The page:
The success of deep networks has been attributed in part to their expressivity: per parameter, deep networks can approximate a richer class of functions than shallow networks. In ReLU networks, the number of activation patterns is one measure of expressivity; and the maximum number of patterns grows exponentially with the depth. However, recent work has showed that the practical expressivity of deep networks - the functions they can learn rather than express - is often far from the theoretical maximum. In this paper, we show that the average number of activation patterns for ReLU networks at initialization is bounded by the total number of neurons raised to the input dimension. We show empirically that this bound, which is independent of the depth, is tight both at initialization and during training, even on memorization tasks that should maximize the number of activation patterns. Our work suggests that realizing the full expressivity of deep networks may not be possible in practice, at least with current methods.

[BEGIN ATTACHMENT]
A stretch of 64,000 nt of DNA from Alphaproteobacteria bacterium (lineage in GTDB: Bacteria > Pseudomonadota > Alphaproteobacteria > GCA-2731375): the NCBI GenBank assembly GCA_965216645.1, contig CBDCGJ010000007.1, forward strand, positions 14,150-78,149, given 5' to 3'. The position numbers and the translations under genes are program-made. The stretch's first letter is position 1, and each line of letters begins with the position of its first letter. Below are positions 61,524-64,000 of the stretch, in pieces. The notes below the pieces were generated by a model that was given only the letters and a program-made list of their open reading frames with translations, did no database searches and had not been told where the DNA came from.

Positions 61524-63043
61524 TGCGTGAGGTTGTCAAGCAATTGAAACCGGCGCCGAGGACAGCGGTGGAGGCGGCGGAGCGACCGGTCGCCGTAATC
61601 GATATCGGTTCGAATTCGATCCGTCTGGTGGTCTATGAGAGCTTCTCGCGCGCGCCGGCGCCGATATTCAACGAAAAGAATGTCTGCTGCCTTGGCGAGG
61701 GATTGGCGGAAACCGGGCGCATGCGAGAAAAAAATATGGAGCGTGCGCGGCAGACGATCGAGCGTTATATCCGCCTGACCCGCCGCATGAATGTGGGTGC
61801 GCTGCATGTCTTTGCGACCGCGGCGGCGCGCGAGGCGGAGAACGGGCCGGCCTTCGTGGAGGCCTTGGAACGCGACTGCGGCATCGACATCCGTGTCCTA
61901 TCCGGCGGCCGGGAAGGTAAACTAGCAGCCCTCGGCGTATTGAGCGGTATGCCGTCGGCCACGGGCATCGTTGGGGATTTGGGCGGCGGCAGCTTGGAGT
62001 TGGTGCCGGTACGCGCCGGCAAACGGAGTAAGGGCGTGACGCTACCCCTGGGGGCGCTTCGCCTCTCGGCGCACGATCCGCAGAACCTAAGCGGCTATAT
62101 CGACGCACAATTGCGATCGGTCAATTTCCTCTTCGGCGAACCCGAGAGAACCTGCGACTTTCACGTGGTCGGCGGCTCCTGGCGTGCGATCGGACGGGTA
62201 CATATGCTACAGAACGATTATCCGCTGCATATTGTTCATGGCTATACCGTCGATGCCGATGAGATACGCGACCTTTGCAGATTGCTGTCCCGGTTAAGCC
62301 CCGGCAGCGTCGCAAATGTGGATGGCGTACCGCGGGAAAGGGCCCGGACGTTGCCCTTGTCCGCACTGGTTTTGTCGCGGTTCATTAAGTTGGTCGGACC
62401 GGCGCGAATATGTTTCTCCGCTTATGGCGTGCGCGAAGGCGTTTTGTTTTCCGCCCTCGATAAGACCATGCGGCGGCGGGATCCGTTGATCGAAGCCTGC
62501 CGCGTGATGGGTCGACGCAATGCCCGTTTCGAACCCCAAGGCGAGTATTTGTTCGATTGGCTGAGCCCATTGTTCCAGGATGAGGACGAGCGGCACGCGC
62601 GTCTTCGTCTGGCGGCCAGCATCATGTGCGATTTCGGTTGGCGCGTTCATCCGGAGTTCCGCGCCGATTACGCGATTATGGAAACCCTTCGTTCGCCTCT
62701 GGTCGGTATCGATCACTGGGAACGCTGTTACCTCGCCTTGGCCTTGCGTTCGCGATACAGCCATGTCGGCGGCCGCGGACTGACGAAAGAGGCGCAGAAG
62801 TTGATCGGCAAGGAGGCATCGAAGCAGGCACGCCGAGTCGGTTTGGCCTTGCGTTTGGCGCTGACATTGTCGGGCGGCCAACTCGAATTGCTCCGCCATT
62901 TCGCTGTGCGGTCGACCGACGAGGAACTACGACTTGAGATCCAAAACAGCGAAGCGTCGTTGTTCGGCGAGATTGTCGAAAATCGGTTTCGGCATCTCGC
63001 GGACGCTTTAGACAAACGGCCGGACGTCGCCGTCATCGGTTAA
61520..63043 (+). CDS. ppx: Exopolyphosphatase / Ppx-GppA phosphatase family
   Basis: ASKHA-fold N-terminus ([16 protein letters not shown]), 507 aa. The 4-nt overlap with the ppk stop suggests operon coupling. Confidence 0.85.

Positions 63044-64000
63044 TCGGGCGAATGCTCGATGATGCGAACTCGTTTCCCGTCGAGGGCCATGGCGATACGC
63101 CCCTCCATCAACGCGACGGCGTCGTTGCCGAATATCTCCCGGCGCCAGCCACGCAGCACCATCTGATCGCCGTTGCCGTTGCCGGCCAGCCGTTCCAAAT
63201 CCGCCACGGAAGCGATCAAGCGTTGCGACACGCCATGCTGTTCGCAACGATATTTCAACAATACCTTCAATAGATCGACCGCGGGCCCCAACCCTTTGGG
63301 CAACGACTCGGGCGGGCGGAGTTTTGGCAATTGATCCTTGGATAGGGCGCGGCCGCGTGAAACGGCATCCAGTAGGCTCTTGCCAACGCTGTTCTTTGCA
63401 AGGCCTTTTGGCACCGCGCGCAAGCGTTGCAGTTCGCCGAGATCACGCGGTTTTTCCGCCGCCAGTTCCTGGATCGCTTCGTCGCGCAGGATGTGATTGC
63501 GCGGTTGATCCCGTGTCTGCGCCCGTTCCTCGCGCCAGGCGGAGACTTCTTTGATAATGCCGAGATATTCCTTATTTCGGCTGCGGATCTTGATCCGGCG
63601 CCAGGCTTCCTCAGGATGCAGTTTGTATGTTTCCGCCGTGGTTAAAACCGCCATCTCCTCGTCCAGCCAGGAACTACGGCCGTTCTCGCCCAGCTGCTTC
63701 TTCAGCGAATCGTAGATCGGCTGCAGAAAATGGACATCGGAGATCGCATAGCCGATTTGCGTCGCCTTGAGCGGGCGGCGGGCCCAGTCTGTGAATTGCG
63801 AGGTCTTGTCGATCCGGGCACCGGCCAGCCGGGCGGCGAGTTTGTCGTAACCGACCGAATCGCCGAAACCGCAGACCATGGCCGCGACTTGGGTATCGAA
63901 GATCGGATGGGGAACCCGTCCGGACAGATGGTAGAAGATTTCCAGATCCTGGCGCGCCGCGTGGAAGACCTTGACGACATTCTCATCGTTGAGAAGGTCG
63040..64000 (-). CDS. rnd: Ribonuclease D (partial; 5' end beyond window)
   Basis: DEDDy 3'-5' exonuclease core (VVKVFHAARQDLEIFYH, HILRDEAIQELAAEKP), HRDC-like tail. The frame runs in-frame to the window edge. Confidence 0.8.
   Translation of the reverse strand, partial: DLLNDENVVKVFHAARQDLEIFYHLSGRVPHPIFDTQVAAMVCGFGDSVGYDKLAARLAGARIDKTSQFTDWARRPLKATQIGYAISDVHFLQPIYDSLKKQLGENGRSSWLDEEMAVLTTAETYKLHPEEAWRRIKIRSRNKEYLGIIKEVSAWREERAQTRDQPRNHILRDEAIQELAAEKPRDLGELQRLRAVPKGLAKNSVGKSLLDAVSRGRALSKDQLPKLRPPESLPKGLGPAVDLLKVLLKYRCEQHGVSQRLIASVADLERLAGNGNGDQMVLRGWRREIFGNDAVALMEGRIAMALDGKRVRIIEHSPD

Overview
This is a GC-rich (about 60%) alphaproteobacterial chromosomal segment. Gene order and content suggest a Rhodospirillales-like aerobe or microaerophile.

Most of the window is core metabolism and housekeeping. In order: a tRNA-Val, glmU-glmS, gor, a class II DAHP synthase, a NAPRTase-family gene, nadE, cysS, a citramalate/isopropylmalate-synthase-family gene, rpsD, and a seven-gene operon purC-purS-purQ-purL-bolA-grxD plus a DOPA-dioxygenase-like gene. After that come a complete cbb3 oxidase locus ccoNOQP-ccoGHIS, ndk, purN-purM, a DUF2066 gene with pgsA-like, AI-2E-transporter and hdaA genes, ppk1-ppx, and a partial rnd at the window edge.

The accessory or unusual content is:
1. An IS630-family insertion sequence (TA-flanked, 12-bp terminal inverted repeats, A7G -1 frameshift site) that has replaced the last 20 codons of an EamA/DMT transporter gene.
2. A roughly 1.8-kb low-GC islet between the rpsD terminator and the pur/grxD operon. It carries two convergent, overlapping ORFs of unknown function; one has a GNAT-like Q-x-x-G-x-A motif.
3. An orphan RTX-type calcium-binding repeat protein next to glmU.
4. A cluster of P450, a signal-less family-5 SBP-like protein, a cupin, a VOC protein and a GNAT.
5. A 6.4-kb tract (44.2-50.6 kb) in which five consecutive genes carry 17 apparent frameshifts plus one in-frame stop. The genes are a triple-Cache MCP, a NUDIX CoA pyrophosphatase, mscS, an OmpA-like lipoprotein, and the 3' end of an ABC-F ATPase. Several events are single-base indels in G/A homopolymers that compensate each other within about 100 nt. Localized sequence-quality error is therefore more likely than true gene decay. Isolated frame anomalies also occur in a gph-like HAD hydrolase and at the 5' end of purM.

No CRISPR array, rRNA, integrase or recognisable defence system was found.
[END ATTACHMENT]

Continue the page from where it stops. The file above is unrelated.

Boris Hanin (Texas A&M)
David Rolnick (UPenn)
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